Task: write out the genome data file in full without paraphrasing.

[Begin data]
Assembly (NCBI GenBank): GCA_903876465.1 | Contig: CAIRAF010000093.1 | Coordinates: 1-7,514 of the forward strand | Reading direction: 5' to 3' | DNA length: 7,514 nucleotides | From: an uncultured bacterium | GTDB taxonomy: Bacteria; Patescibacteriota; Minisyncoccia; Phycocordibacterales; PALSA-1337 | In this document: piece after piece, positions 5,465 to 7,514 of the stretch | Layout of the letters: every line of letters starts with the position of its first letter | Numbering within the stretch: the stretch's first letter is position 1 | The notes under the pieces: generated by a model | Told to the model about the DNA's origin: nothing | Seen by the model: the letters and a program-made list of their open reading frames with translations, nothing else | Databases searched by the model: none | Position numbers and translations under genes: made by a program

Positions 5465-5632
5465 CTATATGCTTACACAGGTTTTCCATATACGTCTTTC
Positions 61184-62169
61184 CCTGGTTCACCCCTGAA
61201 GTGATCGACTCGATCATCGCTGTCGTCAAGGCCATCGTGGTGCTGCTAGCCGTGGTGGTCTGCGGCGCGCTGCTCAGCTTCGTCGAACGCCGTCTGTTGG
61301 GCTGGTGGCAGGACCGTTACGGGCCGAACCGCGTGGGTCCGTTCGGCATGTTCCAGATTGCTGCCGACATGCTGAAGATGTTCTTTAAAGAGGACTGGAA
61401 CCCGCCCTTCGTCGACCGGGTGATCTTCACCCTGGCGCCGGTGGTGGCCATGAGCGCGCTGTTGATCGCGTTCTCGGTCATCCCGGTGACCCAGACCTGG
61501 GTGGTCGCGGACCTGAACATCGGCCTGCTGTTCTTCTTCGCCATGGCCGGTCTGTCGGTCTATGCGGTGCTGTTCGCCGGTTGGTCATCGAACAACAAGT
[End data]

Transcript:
Assembly (NCBI GenBank): GCA_903876465.1 | Contig: CAIRAF010000093.1 | Coordinates: 1-7,514 of the forward strand | Reading direction: 5' to 3' | DNA length: 7,514 nucleotides | From: an uncultured bacterium | GTDB taxonomy: Bacteria; Patescibacteriota; Minisyncoccia; Phycocordibacterales; PALSA-1337 | In this document: piece after piece, positions 5,465 to 7,514 of the stretch | Layout of the letters: every line of letters starts with the position of its first letter | Numbering within the stretch: the stretch's first letter is position 1 | The notes under the pieces: generated by a model | Told to the model about the DNA's origin: nothing | Seen by the model: the letters and a program-made list of their open reading frames with translations, nothing else | Databases searched by the model: none | Position numbers and translations under genes: made by a program

Positions 5465-5632
5465 CTATATGCTTACACAGGTTTTCCATATACGTCTTTC
Positions 61184-62169
61184 CCTGGTTCACCCCTGAA
61201 GTGATCGACTCGATCATCGCTGTCGTCAAGGCCATCGTGGTGCTGCTAGCCGTGGTGGTCTGCGGCGCGCTGCTCAGCTTCGTCGAACGCCGTCTGTTGG
61301 GCTGGTGGCAGGACCGTTACGGGCCGAACCGCGTGGGTCCGTTCGGCATGTTCCAGATTGCTGCCGACATGCTGAAGATGTTCTTTAAAGAGGACTGGAA
61401 CCCGCCCTTCGTCGACCGGGTGATCTTCACCCTGGCGCCGGTGGTGGCCATGAGCGCGCTGTTGATCGCGTTCTCGGTCATCCCGGTGACCCAGACCTGG
61501 GTGGTCGCGGACCTGAACATCGGCCTGCTGTTCTTCTTCGCCATGGCCGGTCTGTCGGTCTATGCGGTGCTGTTCGCCGGTTGGTCATCGAACAACAAGT